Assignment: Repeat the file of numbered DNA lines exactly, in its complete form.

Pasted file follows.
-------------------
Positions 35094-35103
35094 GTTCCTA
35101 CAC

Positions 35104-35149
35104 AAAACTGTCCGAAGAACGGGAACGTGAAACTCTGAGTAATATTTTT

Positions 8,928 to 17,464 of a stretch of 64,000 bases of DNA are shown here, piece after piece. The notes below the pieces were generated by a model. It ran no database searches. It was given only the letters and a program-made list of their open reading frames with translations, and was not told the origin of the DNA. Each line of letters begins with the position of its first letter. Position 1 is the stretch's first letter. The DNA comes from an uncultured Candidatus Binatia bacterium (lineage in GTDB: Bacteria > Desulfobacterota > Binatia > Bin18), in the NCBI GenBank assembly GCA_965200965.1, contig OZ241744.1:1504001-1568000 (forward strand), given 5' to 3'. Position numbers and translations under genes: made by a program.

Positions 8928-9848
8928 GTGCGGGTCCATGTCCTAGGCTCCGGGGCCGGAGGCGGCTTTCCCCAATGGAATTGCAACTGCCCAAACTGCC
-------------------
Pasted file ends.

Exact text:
Positions 35094-35103
35094 GTTCCTA
35101 CAC

Positions 35104-35149
35104 AAAACTGTCCGAAGAACGGGAACGTGAAACTCTGAGTAATATTTTT

Positions 8,928 to 17,464 of a stretch of 64,000 bases of DNA are shown here, piece after piece. The notes below the pieces were generated by a model. It ran no database searches. It was given only the letters and a program-made list of their open reading frames with translations, and was not told the origin of the DNA. Each line of letters begins with the position of its first letter. Position 1 is the stretch's first letter. The DNA comes from an uncultured Candidatus Binatia bacterium (lineage in GTDB: Bacteria > Desulfobacterota > Binatia > Bin18), in the NCBI GenBank assembly GCA_965200965.1, contig OZ241744.1:1504001-1568000 (forward strand), given 5' to 3'. Position numbers and translations under genes: made by a program.

Positions 8928-9848
8928 GTGCGGGTCCATGTCCTAGGCTCCGGGGCCGGAGGCGGCTTTCCCCAATGGAATTGCAACTGCCCAAACTGCC